Scripture Reading (CEB) Daniel 4:1-14, 18, 29-33
1 King Nebuchadnezzar’s message to all the peoples, nations, and languages inhabiting the entire earth: “I wish you much peace. 2 I’m delighted to share the signs and miracles that the Most High God has worked in my life. 3 God’s signs are superb! God’s miracles so powerful! God’s kingdom is everlasting. God’s rule is for all time. 4 “While I, Nebuchadnezzar, was safe in my house, content in my palace, 5 I had a terrifying dream. My thoughts while I was lying in bed and the vision in my mind overwhelmed me. 6 I ordered all Babylon’s sages to come before me, so they might tell me the dream’s meaning. 7 So the dream interpreters, enchanters, Chaldeans, and diviners came. I told them the dream, but they couldn’t interpret it for me. 8 Daniel, who is called Belteshazzar after the name of my god, was the last to come before me. In him is the breath of the holy gods! I told Daniel the dream: 9 “Belteshazzar, chief of the dream interpreters, I know the breath of the holy gods is in you, and no mystery is too difficult for you. Tell me the meaning of the visions I had in my dream. 10 In my mind, as I lay in bed, I saw a vision: At the center of the earth was a towering tree. 11The tree grew in size and strength; it was as high as the sky; it could be seen from every corner of the earth. 12 it had enough food for everyone. Wild animals took shade under it; birds nested in its branches. All living things lived off that tree. 13 “In my mind, as I lay in bed, I saw another vision: A holy watcher came down from heaven. 14 He proclaimed loudly: ‘Cut down the tree and shear off its branches! Strip its leaves and scatter its fruit! The creatures should flee from its shelter; the birds should take flight from its branches… 18 “This is the dream that I, King Nebuchadnezzar, had. So now Belteshazzar, tell me the meaning because all the sages in my kingdom were unable to interpret it for me. But you are able to do it because the breath of the holy gods is in you…” 29 Twelve months later, he was walking on the roof of the royal palace in Babylon. 30 The king declared, “Isn’t this Babylon, the magnificent city that I built as the royal house by my own mighty strength and for my own majestic glory?” 31 These words hadn’t even left the king’s mouth when a voice came from heaven: “You, King Nebuchadnezzar, are now informed: Kingship is taken away from you. 32 You will be driven away from other humans and will live with the wild animals. You will eat grass like cattle, and seven periods of time will pass over you until you acknowledge that the Most High dominates human kingship, giving it to anyone he wants.” 33 Nebuchadnezzar’s sentence was immediately carried out. He was driven away from other humans and ate grass like cattle. Dew from heaven washed his body until he grew hair like eagles’ feathers and claws like a bird.
When can we return?
The where, how, who, and whys of exile speak to those times in our lives when we are caught up in situations we have little control over. Losing those we love, losing our health, or jobs, or even faith, can be defeating and destructive. And as hard as it is, these times require us to not just sink into despair. That may be all we want to do. Sometimes that’s all we feel we can do, as we become insular and self-protective for fear of the feelings of loss and grief that wash over us. Those times when we’re afraid of losing more or losing our very selves…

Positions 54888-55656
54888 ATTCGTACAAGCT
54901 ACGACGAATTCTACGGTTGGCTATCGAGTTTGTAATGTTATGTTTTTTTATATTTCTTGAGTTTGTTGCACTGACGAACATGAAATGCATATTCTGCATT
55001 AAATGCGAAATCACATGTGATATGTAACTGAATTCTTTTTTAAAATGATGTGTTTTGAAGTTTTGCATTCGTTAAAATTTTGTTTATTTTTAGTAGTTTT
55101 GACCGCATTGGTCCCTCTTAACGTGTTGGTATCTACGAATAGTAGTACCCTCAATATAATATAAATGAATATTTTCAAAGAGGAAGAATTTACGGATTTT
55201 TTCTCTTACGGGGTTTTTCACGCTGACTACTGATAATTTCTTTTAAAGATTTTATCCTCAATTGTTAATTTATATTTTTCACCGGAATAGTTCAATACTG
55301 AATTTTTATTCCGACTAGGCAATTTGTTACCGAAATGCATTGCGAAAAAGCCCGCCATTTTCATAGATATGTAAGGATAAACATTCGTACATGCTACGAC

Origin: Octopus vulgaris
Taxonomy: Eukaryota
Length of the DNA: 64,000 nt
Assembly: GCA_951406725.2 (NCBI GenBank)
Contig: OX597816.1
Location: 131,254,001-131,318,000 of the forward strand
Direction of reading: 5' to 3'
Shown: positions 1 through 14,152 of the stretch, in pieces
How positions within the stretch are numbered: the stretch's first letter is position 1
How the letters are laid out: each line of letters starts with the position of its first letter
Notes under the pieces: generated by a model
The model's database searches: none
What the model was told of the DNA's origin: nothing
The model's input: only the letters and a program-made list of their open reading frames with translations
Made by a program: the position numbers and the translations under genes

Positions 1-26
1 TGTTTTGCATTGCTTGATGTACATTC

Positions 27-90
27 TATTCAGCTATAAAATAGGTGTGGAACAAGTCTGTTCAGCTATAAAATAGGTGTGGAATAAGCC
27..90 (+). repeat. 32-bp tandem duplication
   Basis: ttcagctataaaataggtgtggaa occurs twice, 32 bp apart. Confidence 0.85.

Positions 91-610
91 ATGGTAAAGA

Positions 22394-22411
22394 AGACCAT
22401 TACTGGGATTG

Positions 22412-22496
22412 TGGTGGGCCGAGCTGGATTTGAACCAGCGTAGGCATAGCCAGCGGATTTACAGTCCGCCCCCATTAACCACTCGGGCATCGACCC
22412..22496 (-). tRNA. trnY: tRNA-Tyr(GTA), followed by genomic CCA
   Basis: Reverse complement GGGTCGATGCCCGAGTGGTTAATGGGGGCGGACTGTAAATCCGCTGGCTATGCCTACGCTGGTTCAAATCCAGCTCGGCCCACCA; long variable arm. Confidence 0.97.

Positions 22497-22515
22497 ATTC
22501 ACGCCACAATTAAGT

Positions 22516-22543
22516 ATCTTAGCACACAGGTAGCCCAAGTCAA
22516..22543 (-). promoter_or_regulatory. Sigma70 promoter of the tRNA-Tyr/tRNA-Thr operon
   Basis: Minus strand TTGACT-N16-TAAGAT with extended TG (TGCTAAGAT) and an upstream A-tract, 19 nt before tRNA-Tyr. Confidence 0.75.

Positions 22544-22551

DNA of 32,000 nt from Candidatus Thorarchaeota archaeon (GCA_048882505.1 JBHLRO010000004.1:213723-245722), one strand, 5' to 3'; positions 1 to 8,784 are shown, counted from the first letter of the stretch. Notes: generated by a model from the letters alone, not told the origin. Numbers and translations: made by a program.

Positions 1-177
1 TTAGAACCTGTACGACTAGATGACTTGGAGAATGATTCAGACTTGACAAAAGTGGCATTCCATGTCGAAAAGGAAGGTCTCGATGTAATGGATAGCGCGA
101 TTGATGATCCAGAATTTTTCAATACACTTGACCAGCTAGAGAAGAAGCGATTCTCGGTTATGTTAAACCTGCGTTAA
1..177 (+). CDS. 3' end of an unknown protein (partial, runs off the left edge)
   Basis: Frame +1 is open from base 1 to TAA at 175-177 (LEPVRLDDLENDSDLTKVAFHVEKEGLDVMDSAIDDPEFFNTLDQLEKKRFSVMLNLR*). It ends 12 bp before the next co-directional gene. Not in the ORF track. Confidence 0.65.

Because it happens: I’ve been present with people whose partner dies after fifty years together, who reflected on how they’ve buried a part of themselves. In his journal entry from Thursday, February 14, Teddy Roosevelt reflected on the death of his wife (who died in childbirth) and his mother (who died of Typhoid) – both on that same day. He wrote “The light has gone out of my life.” The darkness of Roosevelt’s grief was so profound that he wasn’t able to raise the daughter born at the same time of his wife’s dying. Giving in to our grief is maybe all that we feel we can do, but the Israelites discovered another way the honoured both life and death. While despairing only made their situation worse, and doubting God was understandable, it was also self-defeating. Instead, the suffering of the Israelites gave them a particular understanding they didn’t have before, allowing them to rediscover meaning and purpose. They realized that God was calling them to alleviate the suffering of others, and in doing so, it allowed them to regain a sense of self, a sense of community amidst division.
The most recent divisiveness in our country (and spreading around the world) catches me wanting to go back to March 2020. There was such clarity of purpose: universal belief in the lockdown as we meticulously followed those arrows in grocery stores like breadcrumbs to keep us safe, we made space for our seniors to shop alone in stores, wore masks because there were so many uncertainties that we believed we were all in it together. I miss those days. Yet some would say we overreacted, or are still overreacting. Some want to blame the restrictions as causing division rather than the human beings who like my five year old, throw a temper tantrum when they don’t get their own way.
Jimmy Carr, a shock comedian out of the U.K., released a special recently that began with one of the best jokes about covid…he said: “Do you think we overreacted to COVID-19?” Crowd: “YES!” Jimmy Carr: “Yeah, a lot of the survivors think so…”
What a privileged place we find ourselves to be able to protest in Ottawa, to go grocery shopping without masks, to complain that our church is still not open…all that privilege to not be in a place of real pandemic like we were anticipating two years ago with field hospitals and refrigerated trucks to store bodies. I remember those warning photos out of Italy and New York City imagining a time when we too would be overcome with loss and grief. “Do you think we overreacted to COVID-19?” …“Yeah, a lot of the survivors think so…” (Jimmy Carr actually goes on from this joke:) “Yeah a lot of survivors think we overreacted but I think if you could do a survey of the dead…they would say…we coulda done more.”